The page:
Can Navy Ships Take Tips From Moths To Confuse Sonar?
by Michael Keller
Moths and bats have been competing in an evolutionary arms race for 60 million years–one preferring to eat while the other preferring not to be eaten. Over those eons, bats have developed an extremely sensitive sonar system that lets them locate and catch airborne prey in total darkness. This fine-tuned echolocation makes bat attacks a mortal danger to the insects the aerial mammals feed on.
But natural selection works tirelessly behind the scenes, with every moth generation seeing those that don’t escape a diving bat’s clutches unable to pass their genes on to the next generation. While this selection pressure has produced ears that many species of moth can use to detect oncoming bats and evade capture, such tools haven’t evolved in all species. Instead, some have acquired an entirely different and unexpected adaptation.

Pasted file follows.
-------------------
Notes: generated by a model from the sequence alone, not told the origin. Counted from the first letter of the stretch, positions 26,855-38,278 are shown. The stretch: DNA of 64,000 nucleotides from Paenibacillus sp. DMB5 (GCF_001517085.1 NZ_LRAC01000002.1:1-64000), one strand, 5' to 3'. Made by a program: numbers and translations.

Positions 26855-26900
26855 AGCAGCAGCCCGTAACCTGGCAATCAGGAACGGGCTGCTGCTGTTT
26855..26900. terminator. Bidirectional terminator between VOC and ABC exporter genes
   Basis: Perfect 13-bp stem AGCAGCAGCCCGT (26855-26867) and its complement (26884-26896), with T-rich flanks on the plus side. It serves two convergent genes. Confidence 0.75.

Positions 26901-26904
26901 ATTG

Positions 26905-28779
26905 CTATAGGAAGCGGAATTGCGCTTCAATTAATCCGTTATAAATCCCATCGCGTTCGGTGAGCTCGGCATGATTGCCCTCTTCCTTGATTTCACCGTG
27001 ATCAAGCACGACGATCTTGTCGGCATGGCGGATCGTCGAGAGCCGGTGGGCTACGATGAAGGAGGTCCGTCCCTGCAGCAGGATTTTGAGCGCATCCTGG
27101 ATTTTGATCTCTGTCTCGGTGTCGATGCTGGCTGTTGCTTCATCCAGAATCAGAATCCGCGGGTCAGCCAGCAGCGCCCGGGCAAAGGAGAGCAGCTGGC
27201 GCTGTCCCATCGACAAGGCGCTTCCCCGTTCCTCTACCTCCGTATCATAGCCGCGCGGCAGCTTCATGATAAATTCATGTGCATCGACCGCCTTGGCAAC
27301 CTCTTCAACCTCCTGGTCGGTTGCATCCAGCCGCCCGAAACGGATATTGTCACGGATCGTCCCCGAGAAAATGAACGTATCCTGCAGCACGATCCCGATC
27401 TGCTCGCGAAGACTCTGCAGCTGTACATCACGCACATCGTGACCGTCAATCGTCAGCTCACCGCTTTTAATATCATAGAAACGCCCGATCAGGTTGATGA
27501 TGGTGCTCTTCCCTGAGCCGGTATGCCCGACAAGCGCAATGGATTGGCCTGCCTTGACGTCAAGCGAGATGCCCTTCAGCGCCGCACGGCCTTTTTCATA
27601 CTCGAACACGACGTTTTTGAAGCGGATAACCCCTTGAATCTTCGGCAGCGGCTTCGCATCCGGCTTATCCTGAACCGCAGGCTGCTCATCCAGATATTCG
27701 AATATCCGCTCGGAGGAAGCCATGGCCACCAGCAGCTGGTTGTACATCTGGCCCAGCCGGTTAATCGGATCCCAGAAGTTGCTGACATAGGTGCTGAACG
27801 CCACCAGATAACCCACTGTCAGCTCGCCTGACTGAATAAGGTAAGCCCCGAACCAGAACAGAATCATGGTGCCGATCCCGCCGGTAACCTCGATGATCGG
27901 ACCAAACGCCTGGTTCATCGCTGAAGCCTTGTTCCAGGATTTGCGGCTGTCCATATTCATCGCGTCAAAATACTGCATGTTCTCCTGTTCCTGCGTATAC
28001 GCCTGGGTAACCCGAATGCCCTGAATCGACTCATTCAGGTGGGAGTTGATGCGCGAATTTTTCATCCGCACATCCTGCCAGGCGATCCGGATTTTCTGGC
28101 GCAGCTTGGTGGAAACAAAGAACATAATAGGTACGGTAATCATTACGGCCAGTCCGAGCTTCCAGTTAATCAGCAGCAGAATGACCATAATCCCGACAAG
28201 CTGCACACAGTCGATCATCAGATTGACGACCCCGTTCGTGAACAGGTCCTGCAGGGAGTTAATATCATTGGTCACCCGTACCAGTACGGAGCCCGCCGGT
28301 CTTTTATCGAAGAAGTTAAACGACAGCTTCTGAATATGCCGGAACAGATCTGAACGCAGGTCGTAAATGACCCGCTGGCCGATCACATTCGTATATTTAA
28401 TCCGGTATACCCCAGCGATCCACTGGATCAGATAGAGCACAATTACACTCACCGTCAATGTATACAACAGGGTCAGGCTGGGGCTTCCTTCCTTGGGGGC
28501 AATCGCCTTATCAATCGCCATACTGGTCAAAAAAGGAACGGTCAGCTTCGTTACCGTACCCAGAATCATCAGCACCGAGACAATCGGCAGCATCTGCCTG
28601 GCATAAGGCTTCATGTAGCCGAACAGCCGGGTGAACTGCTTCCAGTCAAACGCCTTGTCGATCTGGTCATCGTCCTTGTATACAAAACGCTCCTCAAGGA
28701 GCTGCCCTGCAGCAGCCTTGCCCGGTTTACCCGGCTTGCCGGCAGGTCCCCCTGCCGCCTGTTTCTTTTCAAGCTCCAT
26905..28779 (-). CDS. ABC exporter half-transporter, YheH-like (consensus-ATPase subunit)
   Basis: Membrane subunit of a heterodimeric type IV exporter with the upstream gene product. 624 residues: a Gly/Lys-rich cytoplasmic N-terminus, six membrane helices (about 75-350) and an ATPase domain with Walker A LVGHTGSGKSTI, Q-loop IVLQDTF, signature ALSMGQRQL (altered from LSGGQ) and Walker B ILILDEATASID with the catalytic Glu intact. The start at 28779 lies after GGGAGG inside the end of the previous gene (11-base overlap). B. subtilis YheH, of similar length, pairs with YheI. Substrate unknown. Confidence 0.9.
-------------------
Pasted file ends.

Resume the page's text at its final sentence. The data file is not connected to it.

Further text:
University of Florida and Boise State University researchers trained an infrared camera on big brown bats as they swooped in to nab luna moths, a species with long trailing tails extending from their wings. By slowing the video down, they realized that the insects’ fluttering tails lured the bat away from the moth’s body in more than half of all attacks.
“When you pit them against bats, bats can’t find the moths,” said Akito Kawahara, an assistant curator at UF’s Florida Museum of Natural History. “They go to the tail instead of the head of the moth.“